October 24, 2008 / 11:42 PM / 10 years ago

Country star Toby Keith creates his perfect niche

NASHVILLE (Billboard) - As he attempts to balance writing and recording music, producing and starring in movies, running a label, touring and maintaining a small chain of I Love This Bar restaurants and clubs, Toby Keith would be forgiven if he ran around like a chicken with its head cut off.

Singer Toby Keith performs at the 43rd Annual Academy of Country Music Awards show in Las Vegas, Nevada May 18, 2008. REUTERS/Steve Marcus

The secret to not ending up that way? Trusting his business partners.

“It’s a real fine-tuned blend of perfectness for me,” Keith says. “Everybody at my label’s been doing this a long time. I don’t need to sit in a chair with my feet on a desk with a cigar and tell them what to do. They know their jobs. The restaurants are run by a corporation, once every two or three years I do a movie project, and I only do 60 or 65 shows (a year) now.”

The Oklahoman has scored 35 top 10 singles, including 17 No. 1s, since his debut on the Billboard Hot Country Songs chart in 1993. His current single, “She Never Cried in Front of Me,” is now atop the Hot Country Songs chart. Its parent album, “That Don’t Make Me a Bad Guy,” arrives Tuesday (October 28) on his own Show Dog Nashville label.

Keith wrote or co-wrote every song on the album. His collaborators include Bobby Pinson (Sugarland’s “Want To”), Vicky McGehee (Jason Aldean’s “Why”) and Eddy Raven. Keith calls Raven, with whom he wrote “Cabo San Lucas,” “overlooked” for his work as an ‘80s country star and songwriter: “He was never looked upon on as a superstar. He never got his credit.”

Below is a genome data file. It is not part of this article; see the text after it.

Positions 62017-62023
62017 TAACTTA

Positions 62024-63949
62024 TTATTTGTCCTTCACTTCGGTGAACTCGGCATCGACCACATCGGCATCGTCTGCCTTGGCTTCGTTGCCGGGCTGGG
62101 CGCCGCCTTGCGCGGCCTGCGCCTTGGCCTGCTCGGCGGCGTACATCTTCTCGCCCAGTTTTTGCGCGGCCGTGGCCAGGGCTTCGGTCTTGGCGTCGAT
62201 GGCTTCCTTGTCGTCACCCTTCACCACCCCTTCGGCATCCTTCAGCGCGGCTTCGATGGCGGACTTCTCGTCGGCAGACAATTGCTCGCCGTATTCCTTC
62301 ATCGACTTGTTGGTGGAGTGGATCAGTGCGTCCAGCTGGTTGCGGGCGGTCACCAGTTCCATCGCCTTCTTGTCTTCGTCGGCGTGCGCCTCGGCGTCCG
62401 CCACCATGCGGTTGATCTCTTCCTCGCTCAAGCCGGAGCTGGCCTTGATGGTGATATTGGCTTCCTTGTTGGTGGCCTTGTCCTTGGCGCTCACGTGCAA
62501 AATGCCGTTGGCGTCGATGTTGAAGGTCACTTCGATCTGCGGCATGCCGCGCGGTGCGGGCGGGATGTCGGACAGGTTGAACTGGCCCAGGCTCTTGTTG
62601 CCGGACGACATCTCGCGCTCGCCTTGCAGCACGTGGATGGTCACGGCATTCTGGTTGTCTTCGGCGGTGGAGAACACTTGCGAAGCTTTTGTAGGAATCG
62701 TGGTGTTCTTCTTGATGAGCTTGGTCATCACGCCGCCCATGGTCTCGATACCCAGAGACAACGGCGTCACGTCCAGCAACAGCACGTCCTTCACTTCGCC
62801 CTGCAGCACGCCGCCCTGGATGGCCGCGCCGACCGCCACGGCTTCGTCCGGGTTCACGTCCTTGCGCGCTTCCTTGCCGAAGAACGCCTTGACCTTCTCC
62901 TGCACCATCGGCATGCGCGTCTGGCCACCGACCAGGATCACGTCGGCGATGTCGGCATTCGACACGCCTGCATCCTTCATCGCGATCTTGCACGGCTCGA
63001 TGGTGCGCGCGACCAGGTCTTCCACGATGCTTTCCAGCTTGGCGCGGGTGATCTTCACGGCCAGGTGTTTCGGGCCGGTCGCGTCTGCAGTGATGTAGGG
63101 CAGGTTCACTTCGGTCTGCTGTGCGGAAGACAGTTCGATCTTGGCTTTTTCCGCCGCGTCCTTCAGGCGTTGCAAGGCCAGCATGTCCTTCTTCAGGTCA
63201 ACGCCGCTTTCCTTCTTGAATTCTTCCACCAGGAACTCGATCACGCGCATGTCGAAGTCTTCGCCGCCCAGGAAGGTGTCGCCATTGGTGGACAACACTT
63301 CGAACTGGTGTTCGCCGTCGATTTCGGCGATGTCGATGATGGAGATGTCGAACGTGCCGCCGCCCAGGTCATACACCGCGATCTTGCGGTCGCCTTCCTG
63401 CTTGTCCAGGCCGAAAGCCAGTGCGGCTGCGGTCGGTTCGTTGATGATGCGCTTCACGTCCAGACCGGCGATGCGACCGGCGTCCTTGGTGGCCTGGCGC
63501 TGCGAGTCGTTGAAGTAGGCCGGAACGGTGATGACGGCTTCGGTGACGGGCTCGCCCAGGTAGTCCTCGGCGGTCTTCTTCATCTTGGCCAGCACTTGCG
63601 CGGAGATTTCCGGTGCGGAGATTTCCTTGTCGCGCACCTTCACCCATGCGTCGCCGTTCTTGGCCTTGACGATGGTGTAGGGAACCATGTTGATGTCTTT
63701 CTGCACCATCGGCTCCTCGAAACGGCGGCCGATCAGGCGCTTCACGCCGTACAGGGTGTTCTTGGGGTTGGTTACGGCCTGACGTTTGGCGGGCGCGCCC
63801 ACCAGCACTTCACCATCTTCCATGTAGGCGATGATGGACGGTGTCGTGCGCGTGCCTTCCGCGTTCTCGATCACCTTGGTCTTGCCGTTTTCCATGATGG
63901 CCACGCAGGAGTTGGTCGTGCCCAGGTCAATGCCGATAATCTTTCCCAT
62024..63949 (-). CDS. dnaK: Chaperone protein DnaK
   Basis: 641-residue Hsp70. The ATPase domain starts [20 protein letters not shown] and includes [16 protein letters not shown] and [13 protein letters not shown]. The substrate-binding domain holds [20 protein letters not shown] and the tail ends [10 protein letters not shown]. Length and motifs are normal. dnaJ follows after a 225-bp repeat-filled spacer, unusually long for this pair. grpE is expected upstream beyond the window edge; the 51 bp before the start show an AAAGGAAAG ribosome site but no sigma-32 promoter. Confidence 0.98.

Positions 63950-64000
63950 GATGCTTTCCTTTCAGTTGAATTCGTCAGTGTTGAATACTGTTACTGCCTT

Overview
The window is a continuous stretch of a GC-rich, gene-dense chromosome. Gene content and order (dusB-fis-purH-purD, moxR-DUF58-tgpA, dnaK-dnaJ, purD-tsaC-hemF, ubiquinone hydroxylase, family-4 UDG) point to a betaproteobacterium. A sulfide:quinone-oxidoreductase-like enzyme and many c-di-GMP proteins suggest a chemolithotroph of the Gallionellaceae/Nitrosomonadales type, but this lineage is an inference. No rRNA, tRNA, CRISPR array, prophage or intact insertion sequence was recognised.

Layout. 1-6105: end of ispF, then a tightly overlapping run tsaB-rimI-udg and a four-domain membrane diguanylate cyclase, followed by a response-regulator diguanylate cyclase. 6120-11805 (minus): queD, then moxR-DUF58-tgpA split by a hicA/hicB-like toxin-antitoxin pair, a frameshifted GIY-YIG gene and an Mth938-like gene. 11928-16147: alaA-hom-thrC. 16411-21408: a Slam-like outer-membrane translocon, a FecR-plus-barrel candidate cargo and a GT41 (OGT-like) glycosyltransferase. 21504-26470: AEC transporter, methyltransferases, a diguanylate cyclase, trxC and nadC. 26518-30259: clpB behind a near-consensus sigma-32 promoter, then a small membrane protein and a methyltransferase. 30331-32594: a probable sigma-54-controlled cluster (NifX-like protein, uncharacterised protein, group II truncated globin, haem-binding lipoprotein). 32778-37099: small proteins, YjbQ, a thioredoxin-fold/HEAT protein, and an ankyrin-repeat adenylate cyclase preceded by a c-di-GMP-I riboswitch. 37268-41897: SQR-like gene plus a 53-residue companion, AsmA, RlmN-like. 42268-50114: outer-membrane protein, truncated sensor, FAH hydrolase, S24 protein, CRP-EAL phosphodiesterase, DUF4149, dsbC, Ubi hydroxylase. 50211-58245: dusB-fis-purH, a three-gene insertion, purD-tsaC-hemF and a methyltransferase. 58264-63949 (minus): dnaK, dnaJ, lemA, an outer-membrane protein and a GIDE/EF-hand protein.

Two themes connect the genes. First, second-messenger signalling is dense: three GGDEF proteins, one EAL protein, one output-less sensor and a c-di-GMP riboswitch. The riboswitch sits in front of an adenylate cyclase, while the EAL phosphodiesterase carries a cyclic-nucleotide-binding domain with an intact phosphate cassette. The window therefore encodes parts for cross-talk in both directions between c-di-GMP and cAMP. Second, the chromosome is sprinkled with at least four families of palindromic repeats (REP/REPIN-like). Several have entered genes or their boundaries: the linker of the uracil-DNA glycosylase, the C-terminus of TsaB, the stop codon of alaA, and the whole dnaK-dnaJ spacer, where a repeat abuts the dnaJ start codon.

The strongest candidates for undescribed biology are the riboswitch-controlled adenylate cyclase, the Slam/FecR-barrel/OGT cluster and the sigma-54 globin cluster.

Keith, who last worked with an outside producer on 2006’s “White Trash With Money,” self-produced the set. “Producers are all good and fine,” he says before adding the inevitable qualifier. “But I just don’t need outside production anymore. I am my niche, I created my niche, I created my world. When I come on singing it doesn’t have to be some grand production. It’s all me now. I’ve got my fingerprints all over it.”


Meanwhile, his second movie, “Beer for My Horses,” in which he stars alongside comedian/co-writer Rodney Carrington, will begin airing November 2 on CMT after a limited run in theaters. The film, based loosely on Keith’s 2003 hit of the same name with Willie Nelson, includes appearances by Nelson, Ted Nugent and actor Tom Skerritt. An accompanying soundtrack, with songs from Mac Davis, David Allan Coe and Mel Tillis, among others, was released August 12 and has sold 16,000 copies.

Despite having sold 26.4 million units in his 15-year career, Keith says record sales have never been among his top five sources of revenue. “My income from songwriting and from restaurants and from merchandise and from concerts and from Ford endorsements has always been grander than what my record sales are,” he says.

Keith’s income — at $48 million, he was third on Forbes’ annual ranking of the world’s best-paid music stars, behind the Police and Beyonce, for the period of June 1, 2007 to June 1, 2008 — means he can take a chance on new artists.

“I sign people that I dig and because I love what they’re doing,” he says of his Show Dog Nashville roster, which is home to Mica Roberts, Carter’s Chord, Trailer Choir and Flynnville Train. “This label was going to be open anyway. They were going to be promoting me and my albums and my soundtracks, so while we’re open and running, it makes perfect sense that in the time that they’re not promoting me you’ve got a system running to try and break a new act.”

“I can fail at that some,” he adds. “My money’s all out on the road. As long as I’ve got new songs on the radio, I’ve got a hot tour. (Sony BMG Nashville chairman) Joe Galante and (Universal Music Group Nashville chairman) Luke Lewis don’t do concerts — they have to live off their bottom line. We can fail and miss shots because it don’t affect our bottom line.”

WNCB Birmingham, Alabama, program director Justin Case admires Keith for his candor. “Toby is Toby,” he says. “He’s got a little outlaw to him, and yet he has a sense of humor. He says what he feels, he is transparent with his fans, he visits the troops, and I believe the audience sees that sincerity and connects with that.”


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